In 2020, a coalition against corruption, comprising Civil Society Network Against Corruption (CSNAC), Centre for Anti-Corruption and Open Leadership (CACOL) and Say No Campaign called on President Buhari via a petition to probe Malami. The coalition had listed fourteen high-profile corruption allegations against him, ranging from financial sleaze to influence peddling.  The group’s allegations, in most of the particulars supplied, centred on Malami using his office as AGF to direct withdrawal of several cases. The question then was: did the office of the AGF have the powers or not to do so, to enter nolle prosequi or instruct the Solicitor General of the Federation or Director of State Prosecution to discontinue a matter in the national interest? The question was resolved in Malami’s favour in critical public discourses. What the group tried to play up was to mention names of the people allegedly involved in the belief that Nigerians might feel somewhat scandalized about such cases review-the Malabu case involving Dan Etete, Mohammed Adoke; Diezani Allison Madueke, the late Mohammed Inde Dikko, Abdulrasheed maina, and Danjuma Goje, among others.

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The group had also listed some property in Kano and Kebbi allegedly procured by Malami after he became Minister of Justice and Attorney General of the Federation as issues in its allegation of corrupt enrichment. The details were too salacious to be true. Their goal was made very clear in their call for the immediate resignation of Malami.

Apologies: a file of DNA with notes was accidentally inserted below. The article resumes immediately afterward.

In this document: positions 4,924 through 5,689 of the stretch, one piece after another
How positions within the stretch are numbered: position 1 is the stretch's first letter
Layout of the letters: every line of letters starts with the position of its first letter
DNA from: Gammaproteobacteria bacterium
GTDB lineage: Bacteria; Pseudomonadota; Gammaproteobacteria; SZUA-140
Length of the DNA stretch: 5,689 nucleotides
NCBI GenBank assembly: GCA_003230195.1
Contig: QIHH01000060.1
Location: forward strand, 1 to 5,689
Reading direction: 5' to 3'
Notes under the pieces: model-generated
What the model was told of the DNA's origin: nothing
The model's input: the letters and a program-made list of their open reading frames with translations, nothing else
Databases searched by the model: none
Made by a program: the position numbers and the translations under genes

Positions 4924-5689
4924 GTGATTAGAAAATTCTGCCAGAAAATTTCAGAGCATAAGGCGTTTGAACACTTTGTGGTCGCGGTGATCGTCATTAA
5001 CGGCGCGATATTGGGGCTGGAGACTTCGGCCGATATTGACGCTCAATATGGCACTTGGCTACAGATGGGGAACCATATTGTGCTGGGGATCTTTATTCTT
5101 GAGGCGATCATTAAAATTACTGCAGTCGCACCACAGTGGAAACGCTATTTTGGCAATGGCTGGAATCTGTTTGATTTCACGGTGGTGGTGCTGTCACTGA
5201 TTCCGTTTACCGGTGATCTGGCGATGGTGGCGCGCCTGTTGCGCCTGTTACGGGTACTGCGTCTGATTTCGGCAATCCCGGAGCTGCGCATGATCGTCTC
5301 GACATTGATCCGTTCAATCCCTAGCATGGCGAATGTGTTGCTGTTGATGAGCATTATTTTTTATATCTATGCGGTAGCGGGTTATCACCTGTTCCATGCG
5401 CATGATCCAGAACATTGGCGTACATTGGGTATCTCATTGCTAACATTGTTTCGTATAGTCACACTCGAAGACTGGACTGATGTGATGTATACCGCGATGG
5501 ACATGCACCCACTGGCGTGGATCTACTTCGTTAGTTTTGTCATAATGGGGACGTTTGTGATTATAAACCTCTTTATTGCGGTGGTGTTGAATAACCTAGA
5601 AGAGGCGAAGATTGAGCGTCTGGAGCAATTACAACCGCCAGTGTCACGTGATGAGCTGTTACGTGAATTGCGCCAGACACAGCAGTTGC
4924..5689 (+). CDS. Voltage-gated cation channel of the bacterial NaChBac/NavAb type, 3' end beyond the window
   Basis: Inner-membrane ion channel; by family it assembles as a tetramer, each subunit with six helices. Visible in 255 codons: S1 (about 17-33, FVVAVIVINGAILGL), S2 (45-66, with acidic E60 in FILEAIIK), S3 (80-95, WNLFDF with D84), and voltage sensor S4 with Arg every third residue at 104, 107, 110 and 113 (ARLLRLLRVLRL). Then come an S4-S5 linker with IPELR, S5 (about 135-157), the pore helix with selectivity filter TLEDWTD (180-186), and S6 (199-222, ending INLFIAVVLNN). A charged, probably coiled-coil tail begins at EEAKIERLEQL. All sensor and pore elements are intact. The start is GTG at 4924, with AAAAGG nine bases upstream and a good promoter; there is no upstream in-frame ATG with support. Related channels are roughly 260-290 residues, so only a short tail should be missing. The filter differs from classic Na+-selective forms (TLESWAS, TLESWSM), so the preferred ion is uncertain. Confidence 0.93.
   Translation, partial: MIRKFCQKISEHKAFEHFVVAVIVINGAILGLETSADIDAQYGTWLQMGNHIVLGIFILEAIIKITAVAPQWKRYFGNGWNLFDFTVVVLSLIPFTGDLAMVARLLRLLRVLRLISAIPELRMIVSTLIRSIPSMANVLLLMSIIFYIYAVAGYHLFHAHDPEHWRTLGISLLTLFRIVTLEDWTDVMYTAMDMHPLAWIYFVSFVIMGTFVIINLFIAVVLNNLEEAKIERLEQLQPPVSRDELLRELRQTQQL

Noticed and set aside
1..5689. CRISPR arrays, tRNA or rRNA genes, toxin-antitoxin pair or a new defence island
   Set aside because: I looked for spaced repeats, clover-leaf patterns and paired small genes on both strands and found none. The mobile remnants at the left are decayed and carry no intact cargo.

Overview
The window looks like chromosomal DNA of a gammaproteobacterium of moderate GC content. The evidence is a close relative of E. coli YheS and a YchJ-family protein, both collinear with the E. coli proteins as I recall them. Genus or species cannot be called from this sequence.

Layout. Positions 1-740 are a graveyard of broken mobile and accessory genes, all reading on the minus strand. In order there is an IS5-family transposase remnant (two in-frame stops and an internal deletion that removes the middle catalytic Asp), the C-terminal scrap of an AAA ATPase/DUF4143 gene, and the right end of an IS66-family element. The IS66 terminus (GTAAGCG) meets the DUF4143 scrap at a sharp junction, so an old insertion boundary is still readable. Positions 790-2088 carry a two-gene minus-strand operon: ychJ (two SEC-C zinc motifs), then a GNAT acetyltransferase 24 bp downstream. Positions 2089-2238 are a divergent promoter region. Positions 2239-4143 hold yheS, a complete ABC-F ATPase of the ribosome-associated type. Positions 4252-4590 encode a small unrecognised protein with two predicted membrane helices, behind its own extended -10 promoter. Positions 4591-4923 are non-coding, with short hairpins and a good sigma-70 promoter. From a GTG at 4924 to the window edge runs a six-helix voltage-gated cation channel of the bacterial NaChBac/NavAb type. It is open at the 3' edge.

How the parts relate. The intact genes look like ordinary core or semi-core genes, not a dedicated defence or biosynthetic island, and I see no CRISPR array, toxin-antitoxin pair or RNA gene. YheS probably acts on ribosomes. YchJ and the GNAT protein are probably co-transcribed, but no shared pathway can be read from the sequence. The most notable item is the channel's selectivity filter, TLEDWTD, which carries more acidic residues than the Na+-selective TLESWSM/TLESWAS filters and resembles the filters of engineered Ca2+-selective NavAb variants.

There were reports that some forces allegedly working in cahoots with a former Chairman of the Economic and Financial Crimes Commission, EFCC, were the masterminds and sponsors of the petition to sully Malami’s reputation and cause his removal from office by the President. Although, Malami reportedly wrote to the President to defend himself against the allegations, the Presidency, as learnt, quietly undertook an independent investigation of the allegations, and discovered that they were not true and therefore not an issue to dissipate energy on.

While that was on, the said former EFCC chairman who had become a subject of investigation based on an official report, which led to the setting up of panel headed by retired Court of Appeal President, Justice Ayo Salami, whose report had since nailed him, thus paving the way for the emergence of a new chairman, was already sinking deeper and deeper into the mud of corruption allegations against him.

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In navigating the storm of existential threats in the discharge of his official duties, Malami’s nine lives, like those of a cat, have become quite evident in the atmospherics and nuances of the story of his survival. And just recently, the malicious forces resorted to wishing Malami dead. The takeaway from their celebration of the purported collapse of Malami at an event in Kebbi was that if they could not get President Buhari to remove him from office, they would be satisfied for him to die so that his place can be taken by another. But the impression they created was that Malami was seriously sick on account of the incident and was hospitalized in the Intensive Care Unit of one of the hospitals in the country.

Whereas there was nothing of such, Malami has continued to carry out the functions of his office, living out an old English proverb, which states: “A cat has nine lives.  For three he plays; for three he strays, and for the last three, he stays.”  Malami is staying in office in the home-stretch to the end of the second term of the Buhari administration, having successfully strayed in the midst of enemies within and without, and played with wolves donning the garbs of associates.

•Yamai writes in from Abuja